Last week, in part 1 of 2, I shared the highlights of my time at the 2018 AAG annual meeting. While I enjoyed the critical thinking other sessions inspired me to do, the opportunity to co-organize two sessions (1, 2) on vegetal politics with Jake Fleming stands out as a turning point in how I think through, discuss, & write my multispecies work. The session was especially meaningful to me, as we received co-sponsorship from the following specialty groups: Animal Geography, Biogeography, & Cultural and Political Ecology. Together with the diverse group of attendees, the sessions demonstrated a mass of interest among geographers in critically examining the role of plants in world-making and relationship-building, as well as an exploration of where this work "belongs"/happens/is needed in our discipline.
As seen in the session descriptions, the presentations covered a range of species, from crops intimately cultivated, to plants taken on as symbols of a changing state identity & relation to space, to plants used as means of labor reduction (or, perhaps, laborers themselves). While big questions still hung with each of the presenters (do plants have agency, can they work, are these the words that matter–even who are we to be talking about plants when there are so many human in need of our voice), one question offered by Julie Guthman, who identified herself as a vegetal geographer, has stuck with me: Why are we hinging these relationships on intimacy? Why is this the marker we're using to signal that plants are worthy of our critical analyses and attention?
While I don't think this is true in the emerging multispecies literature centering on plants–Tsing or Kosek, for example–it was a note that we each hit in our presentations & discussion that remains worth exploring. What does it bring to the table? What is it allowing us to miss? What is it saying about our positionality, work, and worldview if we are still demanding that to be noticed, plants participate in human-to-human-style relationships?
I was happy to see Jared Margulies, our discussant in session 1, continue the conversation and begin taking up the other piece of this conversation that has stuck with me–the need to address that this is an explicitly Western-science approach to "re-discovering" and valuing plants as characters in the narratives of our work–in his blog post for BIOSEC. This was foregrounded in our session by both Juanita Sundberg, who addressed (in this session & elsewhere at #AAG2018) the need to decolonize our field work and develop means for equitably having work informed by non-Western science, and Daanish Mustafa, who pulled no punches in reminding us that–to paraphrase–Western science killed the cosmology of his/our ancestors only to now attempt their resurrection or reinvention (without similarly resurrecting the stories of those humans we marginalized & similarly pushed into extinction).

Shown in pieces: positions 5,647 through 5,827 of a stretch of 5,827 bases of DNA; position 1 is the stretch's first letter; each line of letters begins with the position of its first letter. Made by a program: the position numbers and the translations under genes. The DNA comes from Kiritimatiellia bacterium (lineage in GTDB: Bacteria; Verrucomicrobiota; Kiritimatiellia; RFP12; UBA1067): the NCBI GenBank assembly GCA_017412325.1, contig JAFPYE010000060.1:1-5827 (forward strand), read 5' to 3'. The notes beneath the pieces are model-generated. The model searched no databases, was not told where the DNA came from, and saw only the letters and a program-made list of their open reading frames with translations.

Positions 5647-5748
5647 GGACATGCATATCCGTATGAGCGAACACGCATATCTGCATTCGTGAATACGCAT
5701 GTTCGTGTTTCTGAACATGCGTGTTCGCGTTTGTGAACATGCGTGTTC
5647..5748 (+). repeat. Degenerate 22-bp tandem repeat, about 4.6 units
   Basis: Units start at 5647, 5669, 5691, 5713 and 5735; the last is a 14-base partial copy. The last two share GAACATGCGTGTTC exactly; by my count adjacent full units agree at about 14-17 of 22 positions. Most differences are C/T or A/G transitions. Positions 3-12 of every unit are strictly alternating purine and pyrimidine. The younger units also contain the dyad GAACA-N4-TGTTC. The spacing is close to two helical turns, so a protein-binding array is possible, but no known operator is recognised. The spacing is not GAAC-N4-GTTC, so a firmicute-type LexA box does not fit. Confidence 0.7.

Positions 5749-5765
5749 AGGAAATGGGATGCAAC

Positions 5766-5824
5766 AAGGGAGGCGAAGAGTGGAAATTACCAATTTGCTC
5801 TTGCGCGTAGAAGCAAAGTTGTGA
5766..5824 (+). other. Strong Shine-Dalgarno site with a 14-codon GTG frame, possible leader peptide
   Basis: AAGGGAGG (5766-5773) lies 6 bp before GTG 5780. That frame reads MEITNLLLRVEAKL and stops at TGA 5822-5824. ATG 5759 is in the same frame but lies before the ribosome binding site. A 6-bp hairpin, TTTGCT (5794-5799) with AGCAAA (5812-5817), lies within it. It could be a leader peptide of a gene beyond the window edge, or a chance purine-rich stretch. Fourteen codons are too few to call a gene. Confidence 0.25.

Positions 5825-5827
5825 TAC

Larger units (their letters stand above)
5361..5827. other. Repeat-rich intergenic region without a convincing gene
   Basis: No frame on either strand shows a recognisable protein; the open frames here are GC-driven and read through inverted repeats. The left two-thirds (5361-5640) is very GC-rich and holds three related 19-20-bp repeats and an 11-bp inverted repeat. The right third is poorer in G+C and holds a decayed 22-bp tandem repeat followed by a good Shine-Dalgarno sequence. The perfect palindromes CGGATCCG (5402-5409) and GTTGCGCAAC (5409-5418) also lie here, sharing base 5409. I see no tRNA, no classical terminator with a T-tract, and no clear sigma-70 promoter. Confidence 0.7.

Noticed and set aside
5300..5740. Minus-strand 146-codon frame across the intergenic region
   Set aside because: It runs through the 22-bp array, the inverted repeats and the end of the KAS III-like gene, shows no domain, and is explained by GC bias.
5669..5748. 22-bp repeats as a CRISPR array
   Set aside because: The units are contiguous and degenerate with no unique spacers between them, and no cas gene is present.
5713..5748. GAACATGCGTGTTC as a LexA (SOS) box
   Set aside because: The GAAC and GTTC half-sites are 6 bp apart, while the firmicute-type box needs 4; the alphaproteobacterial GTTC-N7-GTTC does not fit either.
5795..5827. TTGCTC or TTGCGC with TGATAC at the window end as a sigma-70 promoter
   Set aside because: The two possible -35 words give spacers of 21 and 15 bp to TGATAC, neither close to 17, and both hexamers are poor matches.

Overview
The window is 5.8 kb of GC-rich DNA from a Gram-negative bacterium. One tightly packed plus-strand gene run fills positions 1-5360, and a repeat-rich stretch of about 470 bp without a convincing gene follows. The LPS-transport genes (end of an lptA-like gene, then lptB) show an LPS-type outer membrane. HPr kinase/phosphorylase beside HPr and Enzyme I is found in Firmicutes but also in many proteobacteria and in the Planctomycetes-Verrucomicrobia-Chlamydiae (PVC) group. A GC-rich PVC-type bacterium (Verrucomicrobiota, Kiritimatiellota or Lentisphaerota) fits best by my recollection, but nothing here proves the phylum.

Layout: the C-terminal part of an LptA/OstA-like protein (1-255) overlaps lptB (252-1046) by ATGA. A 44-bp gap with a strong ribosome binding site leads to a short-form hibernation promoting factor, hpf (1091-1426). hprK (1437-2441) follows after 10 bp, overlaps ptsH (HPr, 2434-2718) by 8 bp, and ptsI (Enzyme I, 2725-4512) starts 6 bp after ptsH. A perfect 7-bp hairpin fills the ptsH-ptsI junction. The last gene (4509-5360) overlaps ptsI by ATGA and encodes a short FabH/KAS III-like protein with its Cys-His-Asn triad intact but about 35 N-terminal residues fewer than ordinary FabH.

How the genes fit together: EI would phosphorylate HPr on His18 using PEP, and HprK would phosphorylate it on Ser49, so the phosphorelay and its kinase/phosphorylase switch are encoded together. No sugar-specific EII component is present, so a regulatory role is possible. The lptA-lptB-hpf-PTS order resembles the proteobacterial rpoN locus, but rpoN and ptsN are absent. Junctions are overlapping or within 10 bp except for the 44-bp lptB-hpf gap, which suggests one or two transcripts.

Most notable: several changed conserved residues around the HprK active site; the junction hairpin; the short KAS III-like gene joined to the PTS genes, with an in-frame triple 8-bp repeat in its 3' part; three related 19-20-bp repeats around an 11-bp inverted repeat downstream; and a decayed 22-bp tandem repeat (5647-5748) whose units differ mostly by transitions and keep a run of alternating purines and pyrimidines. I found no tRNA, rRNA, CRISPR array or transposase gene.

It is this–thinking deeply on the voices that get cited & prioritized in my writing from this point forward–that has me feeling thankful to be at the beginning stages of writing my dissertation. So my question now is, how do I recenter on the works that most informed my own interest here, Kim Tallbear (as seen here) for example, while gracefully acknowledging that I am a White, cis, Westerner who can easily navigate space and who has the privilege to explore these relations, and while amplifying the knowledge of non-Western thinkers, theorists, and experts without appropriation?
To be frank, I'm struggling here–and that has a lot to do with the community I'm studying. While I'm influenced by Tallbear's work (and am explicitly distancing myself from other works that once held sway over my thinking, such as Jane Bennett and the chain/network of new materialism linking her back to Deleuze & Guattari), I am a White woman studying White folks in a very White space. I've been modeling my research methods & adapting my questions to reflect the community while also explicitly situating that knowledge production. The models I have to work from for decolonizing the field of geography are used when studying Indigenous, Native American, and First Nation populations–so that, similarly, the methods reflect the knowledge & voice of the community. (It is necessary to add that in these instances, more effort is also put into researching with the community–a feature that is framed differently in my own work.) There is significantly less risk of appropriation in those settings, as the producers of knowledge get equal voice, & such projects are incredibly fertile ground for offering new modes of reproducing the academy.
So, really, this is a plea for help. Are there readings, methods, modes, advice you would recommend for navigating this? My plan for now is to continue being explicit about my own positionality, building a section into my work to say, "Look, this isn't new. We've given it little space in Western science, but other cultures & ways of knowing have been ahead of us for a long time. I am using a framework from within Western science to more accurately reflect the way in which the community articulated their experience to me, & the way that I experienced it based on my distinct way of being in the world." I look forward to building equitable, robust bridges among these ways of knowing, to listening, & to doing the work of decolonizing as best I can.
Thanks in advance for any resources you have to offer–and a final thanks again to those who attended & presented at our sessions. It was such a pleasure.